Tuesday, March 17, 2009

Inanimate objects moving without motors or internal combustion engines

Imagine a strip of flexible plastic film that walks and flails about without anyone pushing it. That's exactly what chemists at the Tokyo Institute of Technology, Japan, have created.

Good-bye, motors and internal combustion engines?

Maybe not. Or maybe, just maybe, someday. After all, living things move without either of the above.

But even if we manage to do away with motors and engines, we'll still need some form of energy for propulsion. (Remember, you can't create energy. You can only change it from one form to another.)

The plastic strips the chemists developed needed energy in the form of light before they could move.

In fact, the chemists had to use two kinds of light: visible and ultraviolet. They had made the film from a polymer that changes its orientation depending on the kind of light that shines on it.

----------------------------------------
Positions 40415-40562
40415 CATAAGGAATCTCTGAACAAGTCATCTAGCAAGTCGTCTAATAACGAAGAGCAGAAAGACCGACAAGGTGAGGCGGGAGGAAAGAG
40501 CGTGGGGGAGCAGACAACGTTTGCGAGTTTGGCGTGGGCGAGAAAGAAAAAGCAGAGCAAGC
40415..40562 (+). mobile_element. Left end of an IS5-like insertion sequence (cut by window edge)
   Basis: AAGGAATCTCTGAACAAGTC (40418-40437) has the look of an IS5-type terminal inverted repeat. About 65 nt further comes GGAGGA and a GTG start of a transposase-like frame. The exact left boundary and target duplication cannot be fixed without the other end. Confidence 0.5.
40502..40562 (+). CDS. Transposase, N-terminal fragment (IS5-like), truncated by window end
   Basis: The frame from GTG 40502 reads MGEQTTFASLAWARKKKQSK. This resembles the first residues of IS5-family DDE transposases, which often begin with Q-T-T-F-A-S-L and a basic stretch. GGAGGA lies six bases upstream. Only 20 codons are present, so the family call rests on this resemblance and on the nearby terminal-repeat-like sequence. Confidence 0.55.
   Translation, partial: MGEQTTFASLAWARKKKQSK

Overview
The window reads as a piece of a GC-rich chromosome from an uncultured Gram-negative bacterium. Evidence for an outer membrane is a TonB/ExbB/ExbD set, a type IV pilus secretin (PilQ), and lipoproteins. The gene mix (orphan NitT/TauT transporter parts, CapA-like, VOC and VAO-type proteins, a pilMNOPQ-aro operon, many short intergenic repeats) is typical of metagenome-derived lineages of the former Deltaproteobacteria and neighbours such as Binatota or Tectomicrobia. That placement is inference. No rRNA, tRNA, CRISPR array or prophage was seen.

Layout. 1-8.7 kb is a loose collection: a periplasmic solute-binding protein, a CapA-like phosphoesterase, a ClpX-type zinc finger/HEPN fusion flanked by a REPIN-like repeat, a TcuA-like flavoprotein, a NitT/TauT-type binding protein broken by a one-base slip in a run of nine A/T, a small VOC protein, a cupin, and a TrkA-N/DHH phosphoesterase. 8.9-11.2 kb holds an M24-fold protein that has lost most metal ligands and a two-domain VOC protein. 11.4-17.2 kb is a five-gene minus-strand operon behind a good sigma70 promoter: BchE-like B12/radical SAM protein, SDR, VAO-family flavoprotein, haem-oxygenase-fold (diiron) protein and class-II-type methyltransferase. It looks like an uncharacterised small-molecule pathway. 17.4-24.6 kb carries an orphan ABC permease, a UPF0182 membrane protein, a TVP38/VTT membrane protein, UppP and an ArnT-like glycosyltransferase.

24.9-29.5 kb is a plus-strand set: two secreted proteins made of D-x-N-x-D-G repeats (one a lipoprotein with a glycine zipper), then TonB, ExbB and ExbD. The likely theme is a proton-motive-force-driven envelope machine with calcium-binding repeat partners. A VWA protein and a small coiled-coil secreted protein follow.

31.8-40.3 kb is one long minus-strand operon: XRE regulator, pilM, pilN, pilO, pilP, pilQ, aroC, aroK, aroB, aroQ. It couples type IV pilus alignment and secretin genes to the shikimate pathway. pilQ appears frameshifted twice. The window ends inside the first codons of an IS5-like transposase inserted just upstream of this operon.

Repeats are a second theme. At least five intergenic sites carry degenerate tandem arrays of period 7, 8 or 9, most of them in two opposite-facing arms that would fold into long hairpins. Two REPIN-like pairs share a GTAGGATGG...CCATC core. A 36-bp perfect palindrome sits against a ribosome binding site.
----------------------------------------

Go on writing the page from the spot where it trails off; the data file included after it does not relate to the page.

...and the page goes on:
When visible light falls on this polymer, the polymer bends. Under UV light, it flattens. By pointing visible and UV lights at strategic places on the film at well-timed intervals, the chemists made the film curl and straighten, and seemingly sally forth on its own accord.

Imagine the possible applications if this technology reaches the market. The leader of the group that made the film mentions "light-to-mechanical energy conversion," which sounds quite innocuous until you realize he is talking about a way to make objects mobile.

Here are a couple of videos that show how the film traveled:

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